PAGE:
Physical Challenge – Mole Negro

Here at Grimm Gourmet we bypass the childish dares and double dares. Our biochemically fascinating chefs are daring enough.  We get right to the physical challenges, the dirty work.

What is a Physical Challenge?  Each Grimm Chef will investigate, experiment with, and refine a recipe selected specifically for the challenge over the course of a month, and then submit their selection under our very own peer review process for selection as People’s Champion.

Rules of Engagement

Recipes will be judged by the following criteria on a sliding points scale (1-5 where 5 indicates exceptional performance):

  1. Creativity – Points awarded to the chef that reinvents the selected dish and provides the most unique interpretation.
  2. Authenticity – A counterpoint to creativity, authenticity ensures each chef remains true to the spirit of the selected dish.
  3. Execution – Can the dish be reproduced by other Grimm Chefs of varying skills and experience?  Aspects of execution include time of preparation, ease of procuring ingredients, etc.
  4. Presentation – Is the dish presented in an interesting, unique, attractive and appetizing manner?
  5. Taste – Each Grimm dish will be reproduced by the other chefs and a taste comparison conducted with a panel (up to 5 individuals) of the chef’s choosing.

All criteria will be summed, and the chef receiving the highest points appointed People’s Champion until the next Physical Challenge…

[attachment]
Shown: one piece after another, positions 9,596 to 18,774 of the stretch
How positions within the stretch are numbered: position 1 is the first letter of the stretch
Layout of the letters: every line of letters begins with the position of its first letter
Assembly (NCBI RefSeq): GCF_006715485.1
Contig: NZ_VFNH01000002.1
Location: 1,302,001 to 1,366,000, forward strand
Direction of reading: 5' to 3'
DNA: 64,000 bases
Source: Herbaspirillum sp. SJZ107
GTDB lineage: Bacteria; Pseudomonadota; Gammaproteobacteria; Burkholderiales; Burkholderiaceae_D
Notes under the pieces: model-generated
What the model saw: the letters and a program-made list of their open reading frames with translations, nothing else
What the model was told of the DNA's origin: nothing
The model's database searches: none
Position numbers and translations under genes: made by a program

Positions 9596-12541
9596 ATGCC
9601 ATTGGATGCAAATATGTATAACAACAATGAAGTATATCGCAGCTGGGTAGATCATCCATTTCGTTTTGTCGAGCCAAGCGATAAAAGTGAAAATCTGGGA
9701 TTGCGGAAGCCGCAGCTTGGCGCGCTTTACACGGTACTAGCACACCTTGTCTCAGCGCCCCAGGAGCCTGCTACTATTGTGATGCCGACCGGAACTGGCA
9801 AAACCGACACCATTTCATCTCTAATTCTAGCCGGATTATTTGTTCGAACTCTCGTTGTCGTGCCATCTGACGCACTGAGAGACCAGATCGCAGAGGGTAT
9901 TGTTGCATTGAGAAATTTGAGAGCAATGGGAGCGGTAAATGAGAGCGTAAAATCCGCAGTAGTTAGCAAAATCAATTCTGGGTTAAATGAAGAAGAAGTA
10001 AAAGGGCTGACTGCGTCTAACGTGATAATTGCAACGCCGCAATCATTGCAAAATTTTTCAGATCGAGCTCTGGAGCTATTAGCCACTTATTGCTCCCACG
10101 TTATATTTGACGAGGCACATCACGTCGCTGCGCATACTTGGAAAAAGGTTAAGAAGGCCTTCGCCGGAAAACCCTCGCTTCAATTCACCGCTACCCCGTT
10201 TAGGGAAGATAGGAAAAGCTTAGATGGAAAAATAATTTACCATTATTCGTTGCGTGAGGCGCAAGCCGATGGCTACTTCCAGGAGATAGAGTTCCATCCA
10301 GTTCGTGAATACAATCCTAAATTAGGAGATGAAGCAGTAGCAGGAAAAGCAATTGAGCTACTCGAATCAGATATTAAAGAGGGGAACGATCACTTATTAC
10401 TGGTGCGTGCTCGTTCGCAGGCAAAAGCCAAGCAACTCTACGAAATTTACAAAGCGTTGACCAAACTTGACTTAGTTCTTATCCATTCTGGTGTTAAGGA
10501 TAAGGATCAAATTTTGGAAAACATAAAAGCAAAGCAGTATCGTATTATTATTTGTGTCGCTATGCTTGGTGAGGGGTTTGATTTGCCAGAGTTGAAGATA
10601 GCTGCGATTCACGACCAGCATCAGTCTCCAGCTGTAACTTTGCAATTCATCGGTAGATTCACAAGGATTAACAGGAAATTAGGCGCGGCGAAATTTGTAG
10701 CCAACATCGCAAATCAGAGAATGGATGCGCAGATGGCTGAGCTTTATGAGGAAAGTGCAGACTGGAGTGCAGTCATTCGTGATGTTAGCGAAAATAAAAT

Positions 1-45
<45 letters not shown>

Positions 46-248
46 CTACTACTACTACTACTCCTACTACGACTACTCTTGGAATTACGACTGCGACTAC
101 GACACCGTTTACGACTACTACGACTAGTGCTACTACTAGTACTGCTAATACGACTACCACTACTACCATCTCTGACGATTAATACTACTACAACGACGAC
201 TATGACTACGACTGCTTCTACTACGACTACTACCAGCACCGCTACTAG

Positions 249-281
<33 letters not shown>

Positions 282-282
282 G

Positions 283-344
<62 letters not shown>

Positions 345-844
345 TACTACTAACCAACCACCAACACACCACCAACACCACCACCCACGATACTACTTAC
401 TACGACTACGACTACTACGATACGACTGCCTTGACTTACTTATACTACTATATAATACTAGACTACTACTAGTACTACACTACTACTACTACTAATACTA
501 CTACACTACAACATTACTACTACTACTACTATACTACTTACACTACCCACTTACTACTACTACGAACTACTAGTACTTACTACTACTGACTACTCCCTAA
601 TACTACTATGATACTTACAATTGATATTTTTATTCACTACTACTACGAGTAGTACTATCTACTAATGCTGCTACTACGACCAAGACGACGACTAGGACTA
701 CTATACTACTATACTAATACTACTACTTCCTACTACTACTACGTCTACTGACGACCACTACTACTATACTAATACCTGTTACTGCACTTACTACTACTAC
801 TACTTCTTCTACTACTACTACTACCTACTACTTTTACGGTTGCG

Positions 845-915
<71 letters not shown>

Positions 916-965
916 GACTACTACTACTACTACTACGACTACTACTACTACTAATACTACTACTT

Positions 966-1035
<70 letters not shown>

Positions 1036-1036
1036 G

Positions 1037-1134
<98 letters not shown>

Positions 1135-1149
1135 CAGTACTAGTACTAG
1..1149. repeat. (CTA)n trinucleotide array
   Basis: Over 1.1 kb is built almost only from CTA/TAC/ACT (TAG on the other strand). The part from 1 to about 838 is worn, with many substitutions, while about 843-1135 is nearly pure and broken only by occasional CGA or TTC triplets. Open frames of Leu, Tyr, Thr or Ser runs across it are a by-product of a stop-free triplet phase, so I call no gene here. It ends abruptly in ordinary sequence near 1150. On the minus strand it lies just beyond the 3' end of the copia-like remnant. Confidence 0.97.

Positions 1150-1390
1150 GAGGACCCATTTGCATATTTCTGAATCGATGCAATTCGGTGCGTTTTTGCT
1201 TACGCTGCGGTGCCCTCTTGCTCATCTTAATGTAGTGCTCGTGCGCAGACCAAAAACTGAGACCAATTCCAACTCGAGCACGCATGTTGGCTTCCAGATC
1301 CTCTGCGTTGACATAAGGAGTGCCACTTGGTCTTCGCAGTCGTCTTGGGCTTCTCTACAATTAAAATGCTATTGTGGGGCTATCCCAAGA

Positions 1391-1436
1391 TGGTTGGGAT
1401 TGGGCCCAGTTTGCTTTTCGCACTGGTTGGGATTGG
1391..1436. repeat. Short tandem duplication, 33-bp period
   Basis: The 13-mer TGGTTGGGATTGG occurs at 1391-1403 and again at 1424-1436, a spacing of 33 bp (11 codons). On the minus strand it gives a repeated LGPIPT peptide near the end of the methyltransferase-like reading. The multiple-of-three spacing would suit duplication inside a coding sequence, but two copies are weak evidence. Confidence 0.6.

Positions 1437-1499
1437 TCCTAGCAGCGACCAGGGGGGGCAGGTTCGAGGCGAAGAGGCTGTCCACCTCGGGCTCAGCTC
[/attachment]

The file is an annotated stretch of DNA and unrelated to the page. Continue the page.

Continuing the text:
Today we bring you Grimm Gourmet Physical Challenge #1 – Mole Negro

What is mole?  Mole refers to a number of sauces in traditional Mexican cuisine.  The ingredients of mole can be grouped into five distinct classes: chiles, sour (tomatillos), sweet (dried fruits and sugar), spices, and thickeners (nuts and tortillas).  There are various types of mole, so to keep the Challenge on task, we will be preparing mole negro.

Mole negro (black mole) is a Oaxacan mole that traditionally takes days to prepare and has been served at the White House for State Dinners.  Our challenge is to bring the mole negro back from the brinks of power to the people!  A mole in a day!  For some background on the People’s Mole, how about a video from the Hairy Bikers Cookbook?

Check out Part 2 here to see “a fantastic place to watch sesame seeds toast, …the seeds of our mole.”

When is the deadline?  Each mole must be submitted to the Grimm Gourmet site by May 31st, and the competition and judging will commence in early June.

Do you accept?  If not, I’ve just wasted an hour writing this stupid post.

Little Prince Pilau – the SOP

The fresh LP…

Today we went over to Zenna Babu’s house to meet the Little Prince.  We picked up Goodluck near Makatona Pub to show us the way, then kicked it for a spell in Zenna’s living room sipping on Serengeti and listening to gospel.  Then we ate pilau.

Pilau is like an East African pilaf – masala seasoned meat and vegetables cooked with rice.   But pilau at Zenna’s is extra special, maybe because of Little Prince, or maybe because of her SOP, or maybe because she cooks it with her sister.

My homework is to replicate the Little Prince Pilau back in the US, but we think it best to share the original here first, since I’m sure I’ll muck it up with my own ideas back in Cali…

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Pesto di Noce

The orchard and its flock